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Harvey Weinstein Criminal Lawyer Previews Defense Strategy: Police Misconduct and "Non-Victim" Actresses

The Hollywood Reporter—Matthew Belloni
At a NY Bar Association panel behind closed doors, Ben Brafman addresses Gwyneth Paltrow and Rose McGowan ("quintessential non-victims"), the Brett Kavanaugh hearings ("an embarrassment to watch") and a #MeToo movement he says could undo progress for women.

Harvey Weinstein criminal lawyer Ben Brafman offered a candid and detailed preview Thursday of his defense strategy, accusing law enforcement of grave misconduct during the investigation and arguing the former mogul charged with sexual assault has become a scapegoat for an entertainment industry “defined by sex.”

Speaking on a panel behind closed doors in front of a small group of New York lawyers, Brafman railed against what he called the excesses of the #MeToo movement, telling attendees that it could be “very dangerous in a democracy” to “criminalize stuff that isn’t criminal” and that the “movement has a danger of… undoing some of the progress” made by women in the struggle against workplace harassment and discrimination. He touched on the Brett Kavanaugh confirmation hearings — which he labeled a “circus” — and drew parallels to what he deemed to be the rush to judge Weinstein in the media. He also lashed out at actress accusers Gwyneth Paltrow and Rose McGowan as “quintessential non-victims.”

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Brafman, sounding like he was speaking to a jury rather than a collection of about 30 Manhattan attorneys gathered to hear about the legal fallout of #MeToo, struck an alarmist tone about the stakes in the Weinstein case. His comments suggest the Weinstein trial could become a highly politicized referendum on the proliferation of misconduct allegations against powerful men in media and elsewhere.         

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Weinstein is charged in New York with several counts of sexual assault against production assistant Mimi Haleyi and an unnamed second accuser. Earlier this month, Brafman succeeded in knocking out a criminal charge related to the alleged rape of a third woman, Lucia Evans, after prosecutors acknowledged that the lead detective in the case had failed to disclose exculpatory evidence. A friend of Evans had told investigators that Evans had given a different account of the incident in question.

Although several other women (including McGowan) have accused Weinstein of rape, and dozens of others (including Paltrow) have alleged harassment, those acts aren’t the subjects of the criminal charges. Nevertheless, an open question in the case is whether these other accusers will be allowed to testify against Weinstein. If so, as happened in the sexual assault case against Bill Cosby, they could bolster the credibility of Haleyi, who says Weinstein forcibly performed oral sex on her in 2006 inside his SoHo home, and the other woman, whose relationship with Weinstein the defense team has argued was long-lasting and consensual.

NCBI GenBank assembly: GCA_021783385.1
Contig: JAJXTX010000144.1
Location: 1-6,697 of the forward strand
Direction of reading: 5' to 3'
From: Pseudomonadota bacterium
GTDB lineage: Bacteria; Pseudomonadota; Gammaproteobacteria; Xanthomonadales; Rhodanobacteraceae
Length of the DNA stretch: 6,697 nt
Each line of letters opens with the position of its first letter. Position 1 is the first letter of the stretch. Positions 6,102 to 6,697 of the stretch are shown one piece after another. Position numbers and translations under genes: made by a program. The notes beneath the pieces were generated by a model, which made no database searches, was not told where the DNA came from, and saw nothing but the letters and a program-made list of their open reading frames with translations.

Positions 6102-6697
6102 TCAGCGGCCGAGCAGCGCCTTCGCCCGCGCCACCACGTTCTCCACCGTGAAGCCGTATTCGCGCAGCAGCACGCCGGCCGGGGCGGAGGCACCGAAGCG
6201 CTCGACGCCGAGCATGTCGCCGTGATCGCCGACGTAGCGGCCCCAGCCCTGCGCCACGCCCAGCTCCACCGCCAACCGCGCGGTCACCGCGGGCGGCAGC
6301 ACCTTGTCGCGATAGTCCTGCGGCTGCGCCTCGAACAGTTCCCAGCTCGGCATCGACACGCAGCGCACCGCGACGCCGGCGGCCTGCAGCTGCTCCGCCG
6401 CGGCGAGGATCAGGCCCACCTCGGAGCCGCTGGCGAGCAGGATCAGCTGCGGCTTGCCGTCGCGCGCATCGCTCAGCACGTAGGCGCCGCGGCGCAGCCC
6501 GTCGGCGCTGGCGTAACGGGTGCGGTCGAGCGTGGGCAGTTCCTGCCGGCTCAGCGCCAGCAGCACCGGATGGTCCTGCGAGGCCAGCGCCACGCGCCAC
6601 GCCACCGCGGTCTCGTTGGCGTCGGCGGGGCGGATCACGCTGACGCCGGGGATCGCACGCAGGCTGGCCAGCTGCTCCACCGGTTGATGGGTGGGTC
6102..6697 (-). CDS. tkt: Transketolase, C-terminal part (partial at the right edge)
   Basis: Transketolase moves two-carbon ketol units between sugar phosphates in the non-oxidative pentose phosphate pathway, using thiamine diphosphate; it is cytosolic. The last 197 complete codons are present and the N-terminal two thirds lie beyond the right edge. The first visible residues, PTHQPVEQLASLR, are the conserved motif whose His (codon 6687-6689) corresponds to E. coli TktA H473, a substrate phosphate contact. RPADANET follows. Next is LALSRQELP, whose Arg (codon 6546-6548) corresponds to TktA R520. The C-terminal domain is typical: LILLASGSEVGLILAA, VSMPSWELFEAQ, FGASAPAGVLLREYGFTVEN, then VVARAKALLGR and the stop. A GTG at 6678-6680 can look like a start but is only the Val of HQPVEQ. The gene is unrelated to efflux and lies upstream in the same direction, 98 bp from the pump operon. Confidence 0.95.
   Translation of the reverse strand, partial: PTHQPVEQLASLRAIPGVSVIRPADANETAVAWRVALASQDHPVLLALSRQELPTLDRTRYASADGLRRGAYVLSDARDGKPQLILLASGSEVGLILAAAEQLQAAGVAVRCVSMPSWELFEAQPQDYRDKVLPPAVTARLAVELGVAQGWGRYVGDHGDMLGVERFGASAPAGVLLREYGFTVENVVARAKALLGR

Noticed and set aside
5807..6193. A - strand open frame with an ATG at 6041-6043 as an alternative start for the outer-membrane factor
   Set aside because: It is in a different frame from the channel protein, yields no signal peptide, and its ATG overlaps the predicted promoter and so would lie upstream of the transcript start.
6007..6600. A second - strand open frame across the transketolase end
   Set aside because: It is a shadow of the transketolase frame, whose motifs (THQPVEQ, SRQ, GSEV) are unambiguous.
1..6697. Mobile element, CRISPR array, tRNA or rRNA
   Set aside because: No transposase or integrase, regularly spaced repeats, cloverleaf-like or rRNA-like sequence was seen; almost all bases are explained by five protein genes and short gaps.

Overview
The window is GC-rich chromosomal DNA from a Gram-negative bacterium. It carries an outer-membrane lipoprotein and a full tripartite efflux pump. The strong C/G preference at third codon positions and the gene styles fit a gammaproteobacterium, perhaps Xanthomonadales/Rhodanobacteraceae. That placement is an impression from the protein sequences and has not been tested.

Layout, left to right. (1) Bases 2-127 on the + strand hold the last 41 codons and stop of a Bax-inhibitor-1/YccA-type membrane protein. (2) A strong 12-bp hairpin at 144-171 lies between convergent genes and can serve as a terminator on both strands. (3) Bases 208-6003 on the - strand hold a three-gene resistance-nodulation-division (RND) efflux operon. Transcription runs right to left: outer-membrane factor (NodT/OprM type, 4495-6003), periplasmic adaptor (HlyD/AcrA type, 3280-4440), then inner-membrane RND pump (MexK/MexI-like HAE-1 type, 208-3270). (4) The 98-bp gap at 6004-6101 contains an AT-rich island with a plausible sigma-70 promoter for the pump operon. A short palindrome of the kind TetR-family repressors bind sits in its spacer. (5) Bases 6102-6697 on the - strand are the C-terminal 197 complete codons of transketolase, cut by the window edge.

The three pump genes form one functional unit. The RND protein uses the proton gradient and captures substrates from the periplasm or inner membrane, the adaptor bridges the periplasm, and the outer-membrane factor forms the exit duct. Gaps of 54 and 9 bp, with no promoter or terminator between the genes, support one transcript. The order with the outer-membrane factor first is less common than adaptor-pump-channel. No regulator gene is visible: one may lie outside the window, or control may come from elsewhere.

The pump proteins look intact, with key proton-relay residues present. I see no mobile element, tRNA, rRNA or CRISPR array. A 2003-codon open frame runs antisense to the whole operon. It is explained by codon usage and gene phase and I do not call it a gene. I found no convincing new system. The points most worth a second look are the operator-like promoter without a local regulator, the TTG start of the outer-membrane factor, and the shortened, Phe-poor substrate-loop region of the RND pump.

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In his talk, Brafman also targeted Paltrow and McGowan, resulting in a seething eye roll from one panelist, Kalpana Kotagal, the attorney who co-authored the “Inclusion Rider” that several Hollywood companies have adopted. (Other panelists at the event, sponsored by the New York State Bar Association’s Entertainment Arts & Sports section and held at the offices of the Arent Fox law firm, included sports specialist Jennifer O’Sullivan and employment litigator Greg Chiarello, who would later take the mic from Brafman to express concerns about what Brafman had said.)

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The audience of attorneys at the panel was respectful but seemed highly skeptical of Brafman’s claims.

Chiarello discussed how a benefit of the #MeToo movement was that it allowed other women to identify with accusers and come forward with their own stories. He defended Paltrow as not seeking anything but merely sharing something that she saw as consistent with other accounts of Weinstein's behavior. He said Brafman was missing the point and said there needed to be accountability for inappropriate behavior. "To focus on what is criminal is counterproductive to the #metoo movement and creates a standard that if it doesn't rise to criminal, we shouldn't care about it," he added.

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